Computer-Generated Plants


For over thirty years, botanists and computer scientists have made considerable efforts to develop effective methods to synthetically generate natural objects. As early as in 1966 the first method for the simulation of a branching structure via a computer was introduced. This method used the so-called cellular au­tomatons, an arrangement of square cells on a grid that could adapt to different conditions directed by a computer program. Based on a simple rule mechanism, and provided the appropriate rules were applied, the model then grew from an initial cell into the adjoining cells and developed a branching structure. Con­trary to these discrete models, later models worked continuously. Since then, multiple different methods have been developed. Moreover, in parallel to the rapid development of computers, the complexity of digital design and the vi­sual quality of synthetically produced images has reached a point at which it is rather difficult to differentiate between computer simulations and actual pho­tographs.

Today, synthetically produced natural objects are frequently used in computer graphics and in related fields. Plants, for example, are the components of many computer images since it is almost impossible to create outdoor scenes with­out incorporating such natural objects. Thus, the corresponding synthetic plant models have become more and more integral parts of many modeling systems. At the same time, expectations for the quick and perfect rendering of virtual images have grown among a wide range of commercial users.

Outside of computer science, many other areas benefit from these models: land­scape designers are now able to visualize and predict the results of their plan­ning, architects enhance their simulations with computer-generated plants, and in botany models are used to determine physiological parameters. In model­ing and simulation as well as in the game industry more and more realistic plant and landscape models have become essential tools in designing realistic – looking environments.

In this book, we mainly focus on the modeling of plant vegetation and the pro­duction of images associated therewith. Natural landscapes consist of a multi­plicity of elements. Although these elements for the most part contain similar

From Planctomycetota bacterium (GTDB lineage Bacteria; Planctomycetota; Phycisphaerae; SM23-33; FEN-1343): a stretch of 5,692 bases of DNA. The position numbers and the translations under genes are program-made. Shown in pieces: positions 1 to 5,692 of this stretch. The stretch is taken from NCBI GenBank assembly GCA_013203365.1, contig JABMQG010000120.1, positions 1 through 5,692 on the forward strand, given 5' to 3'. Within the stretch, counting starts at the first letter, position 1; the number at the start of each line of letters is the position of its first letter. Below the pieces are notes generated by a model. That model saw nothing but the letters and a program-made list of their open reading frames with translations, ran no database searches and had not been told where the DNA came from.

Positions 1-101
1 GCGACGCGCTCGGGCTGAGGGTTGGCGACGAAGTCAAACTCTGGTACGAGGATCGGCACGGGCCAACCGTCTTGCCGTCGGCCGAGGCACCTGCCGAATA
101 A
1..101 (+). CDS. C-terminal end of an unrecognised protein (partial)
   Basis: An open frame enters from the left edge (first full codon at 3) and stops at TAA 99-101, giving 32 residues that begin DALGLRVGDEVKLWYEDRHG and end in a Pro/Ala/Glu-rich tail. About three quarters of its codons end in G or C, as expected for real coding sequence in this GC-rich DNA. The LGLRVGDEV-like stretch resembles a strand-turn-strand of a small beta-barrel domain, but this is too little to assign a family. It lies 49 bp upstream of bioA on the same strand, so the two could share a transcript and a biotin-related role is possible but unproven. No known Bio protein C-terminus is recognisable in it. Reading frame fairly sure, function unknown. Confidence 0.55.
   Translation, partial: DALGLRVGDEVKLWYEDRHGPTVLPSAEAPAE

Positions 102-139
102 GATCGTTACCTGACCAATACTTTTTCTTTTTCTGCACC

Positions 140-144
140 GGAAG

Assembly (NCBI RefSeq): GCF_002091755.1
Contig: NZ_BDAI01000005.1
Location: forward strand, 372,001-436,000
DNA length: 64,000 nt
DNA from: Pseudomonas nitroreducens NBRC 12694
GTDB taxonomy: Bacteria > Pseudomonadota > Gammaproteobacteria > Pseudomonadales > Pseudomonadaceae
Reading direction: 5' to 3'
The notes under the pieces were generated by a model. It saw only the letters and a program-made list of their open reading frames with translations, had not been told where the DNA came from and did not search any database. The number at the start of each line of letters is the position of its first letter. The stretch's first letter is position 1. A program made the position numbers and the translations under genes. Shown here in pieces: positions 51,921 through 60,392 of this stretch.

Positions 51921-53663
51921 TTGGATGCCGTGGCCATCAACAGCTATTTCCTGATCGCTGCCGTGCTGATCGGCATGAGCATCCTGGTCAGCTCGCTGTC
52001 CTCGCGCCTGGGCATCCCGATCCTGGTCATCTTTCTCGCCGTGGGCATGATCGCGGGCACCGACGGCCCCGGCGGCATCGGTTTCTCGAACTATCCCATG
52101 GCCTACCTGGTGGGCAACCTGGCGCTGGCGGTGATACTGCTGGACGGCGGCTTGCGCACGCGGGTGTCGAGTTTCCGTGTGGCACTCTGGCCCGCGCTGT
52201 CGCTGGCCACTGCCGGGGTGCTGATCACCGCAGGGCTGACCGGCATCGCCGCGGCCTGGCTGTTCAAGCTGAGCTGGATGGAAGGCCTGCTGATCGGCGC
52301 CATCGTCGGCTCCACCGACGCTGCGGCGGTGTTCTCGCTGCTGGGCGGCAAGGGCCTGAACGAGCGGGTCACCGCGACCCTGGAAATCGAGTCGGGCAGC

Chapter 1

Computer-Generated Plants

mathematical characteristics, they can differ in their methods of production and in their representation. For example, in computer graphics objects such as rocks, clouds or trees are known as fractals. However, this is only a basic de­scription of a fundamental geometrical characteristic, which for each class of objects has to be converted separately into different production procedures. Although the methods for the simulation of clouds or mountains are related di­rectly to the underlying mathematical principles of fractals, vegetation is ren­dered completely differently. Here, various geometrical aspects of modelling play significant roles, and the fractal characteristics of the plants are, at best, to be found in the recursive structures of the models. What differentiates one plant from another is not so much the general mathematical parameters but rather the concrete detailed structure. Thus, the question of efficient modelling, including especially interactive systems and their evaluation, is the decisive factor.

The aspects treated in the following chapters are grouped into three major ar­eas: methods for the modeling of single plants, methods for the modeling of plant communities and landscapes, and rendering methods for such synthetic landscapes, whereby the first two areas are looked at from the botanical point of view as well as from the point of view of computer graphics.

Here, however, conflicts become apparent about what is regarded as impor­tant in each respective discipline. For example, for a botanist a geometrical plant model is interesting in two ways: it permits the visual validation of the underlying production process, and it is used to calculate mathematical char­acteristics, such as the interaction of light with the plant and the environment. The visual model as such is not of much concern here.

This is completely different in computer graphics: here the geometrical model is used because of its visual effect. The underlying processes are only important in as much as they must permit us to efficiently produce a complex geometry. The exclusive visual evaluation often leads to the production of botanically incorrect models so that in a certain situation a desired result can be achieved.

This divergence between the disciplines surfaces throughout the book. But since this book is primarily directed at readers in computer science, and partic­ularly in computer graphics, botanical aspects are often kept in the background. Hence, the botanical introduction in Chap. 2 is not meant to serve as a knowl­edge base for biologists, but rather to enable a general understanding of botany by the nonbiologist.

For the same reason, the technical descriptions of algorithms and geometry- producing methods are more detailed. Chapter 4 takes into account all essential stages for the modeling of plants using computers and introduces the models in the order in which they were developed. Aside from the purely bibliographic aspect, the variety of possible solutions becomes evident with the abundance of details provided. Later chapters describe rendering issues and demonstrate the results of various researchers and artists in the form of many synthetic images. Before getting into details, a short overview should outline some relevant ques­tions. In each of the following sections, specific problems involving the transla­tion of the general steps into practical applicable procedures are demonstrated.

This should help the reader to easier identify and coordinate the problems treated later on in the book.

Updated: September 23, 2015 — 11:45 am